Leveraged Long and Inverse Exchange-Traded Funds
Once upon a time, during a bull market in an earlier century, the eastern end of Wall Street was close to the southern end of the Fulton Fish Market. Before the fish market moved to the Bronx and before there were any ETFs, it was not unusual for Wall Street workers and workers in the fish market to cross paths, especially during their lunch hours. On one memorable day, a legendary Wall Street stock trader was making his way through the fish market when he came across a scene that would warm the heart of any trader.
A stocky man wearing a rubber apron and boots was standing on the back of a truck selling cases of canned sardines in transactions with a small crowd that had gathered around the truck. The stock trader watched for a few minutes to observe the banter between the sardine trader standing on the truck and the buyers and sellers in the crowd facing him. When the stock trader thought he saw an opportunity he shouted, “Buy three (cases) at ($)105!” A few casual observers stood aside to let him get closer to the action and he began a frenzy of bidding and offering—and trading—in what had become a “crowd” of sardine traders.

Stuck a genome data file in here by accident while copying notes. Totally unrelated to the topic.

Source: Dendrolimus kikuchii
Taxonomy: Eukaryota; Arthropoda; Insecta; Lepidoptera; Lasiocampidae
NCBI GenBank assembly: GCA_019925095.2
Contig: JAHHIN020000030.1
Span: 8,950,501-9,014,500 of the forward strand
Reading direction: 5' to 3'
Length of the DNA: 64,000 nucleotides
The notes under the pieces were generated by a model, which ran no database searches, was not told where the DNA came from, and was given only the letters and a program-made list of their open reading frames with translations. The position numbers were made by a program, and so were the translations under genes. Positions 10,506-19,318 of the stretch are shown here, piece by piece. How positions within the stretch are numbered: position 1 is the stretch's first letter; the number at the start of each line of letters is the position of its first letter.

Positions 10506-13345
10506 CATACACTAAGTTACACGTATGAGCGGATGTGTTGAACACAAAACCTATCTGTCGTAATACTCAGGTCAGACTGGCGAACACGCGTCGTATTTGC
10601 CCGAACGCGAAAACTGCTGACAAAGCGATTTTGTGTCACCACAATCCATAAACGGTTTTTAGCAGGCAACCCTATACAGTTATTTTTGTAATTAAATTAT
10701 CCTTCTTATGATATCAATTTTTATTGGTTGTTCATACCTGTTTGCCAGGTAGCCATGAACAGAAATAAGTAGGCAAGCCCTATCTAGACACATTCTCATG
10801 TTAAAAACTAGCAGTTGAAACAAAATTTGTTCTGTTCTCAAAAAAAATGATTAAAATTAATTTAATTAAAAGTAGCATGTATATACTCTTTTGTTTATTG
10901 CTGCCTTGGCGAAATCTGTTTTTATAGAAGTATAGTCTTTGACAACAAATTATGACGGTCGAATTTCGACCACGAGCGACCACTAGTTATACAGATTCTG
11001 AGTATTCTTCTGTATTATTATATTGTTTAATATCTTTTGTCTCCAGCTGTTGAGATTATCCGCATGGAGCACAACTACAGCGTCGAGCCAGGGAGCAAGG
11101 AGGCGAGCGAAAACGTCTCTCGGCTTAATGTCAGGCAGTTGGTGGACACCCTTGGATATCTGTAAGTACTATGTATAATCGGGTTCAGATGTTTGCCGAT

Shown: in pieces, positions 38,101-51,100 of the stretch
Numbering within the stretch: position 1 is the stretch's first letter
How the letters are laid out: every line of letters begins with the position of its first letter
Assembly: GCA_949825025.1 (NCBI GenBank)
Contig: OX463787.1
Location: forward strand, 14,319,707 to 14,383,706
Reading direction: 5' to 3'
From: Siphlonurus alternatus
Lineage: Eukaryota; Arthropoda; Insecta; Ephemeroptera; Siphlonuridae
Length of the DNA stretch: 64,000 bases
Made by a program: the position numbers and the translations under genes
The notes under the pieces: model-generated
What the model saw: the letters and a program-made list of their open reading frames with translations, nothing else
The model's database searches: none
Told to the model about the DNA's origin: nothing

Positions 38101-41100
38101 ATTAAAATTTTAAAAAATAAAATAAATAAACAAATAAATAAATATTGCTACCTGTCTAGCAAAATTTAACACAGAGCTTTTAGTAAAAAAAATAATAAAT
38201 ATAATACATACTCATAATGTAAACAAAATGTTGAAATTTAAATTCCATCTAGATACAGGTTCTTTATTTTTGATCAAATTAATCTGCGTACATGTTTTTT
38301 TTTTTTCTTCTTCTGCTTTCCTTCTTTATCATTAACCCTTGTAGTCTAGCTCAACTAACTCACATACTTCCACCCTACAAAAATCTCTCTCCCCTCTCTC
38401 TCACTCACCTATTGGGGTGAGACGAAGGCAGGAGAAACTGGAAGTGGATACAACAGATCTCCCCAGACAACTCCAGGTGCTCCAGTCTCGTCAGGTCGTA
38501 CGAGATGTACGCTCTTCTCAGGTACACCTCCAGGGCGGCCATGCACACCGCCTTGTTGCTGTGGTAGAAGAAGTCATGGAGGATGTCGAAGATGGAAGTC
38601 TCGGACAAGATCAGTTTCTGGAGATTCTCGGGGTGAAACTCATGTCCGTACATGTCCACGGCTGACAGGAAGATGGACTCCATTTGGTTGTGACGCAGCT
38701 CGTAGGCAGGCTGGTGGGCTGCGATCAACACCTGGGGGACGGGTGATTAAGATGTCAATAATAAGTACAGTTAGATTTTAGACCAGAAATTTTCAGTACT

By the time his lunch hour was over and he had to return to work on the stock exchange floor, the stock trader had disposed of all the sardines he had purchased—except for a single case—and he had cleared a little over $5,000. He kept one case of sardines because he thought ...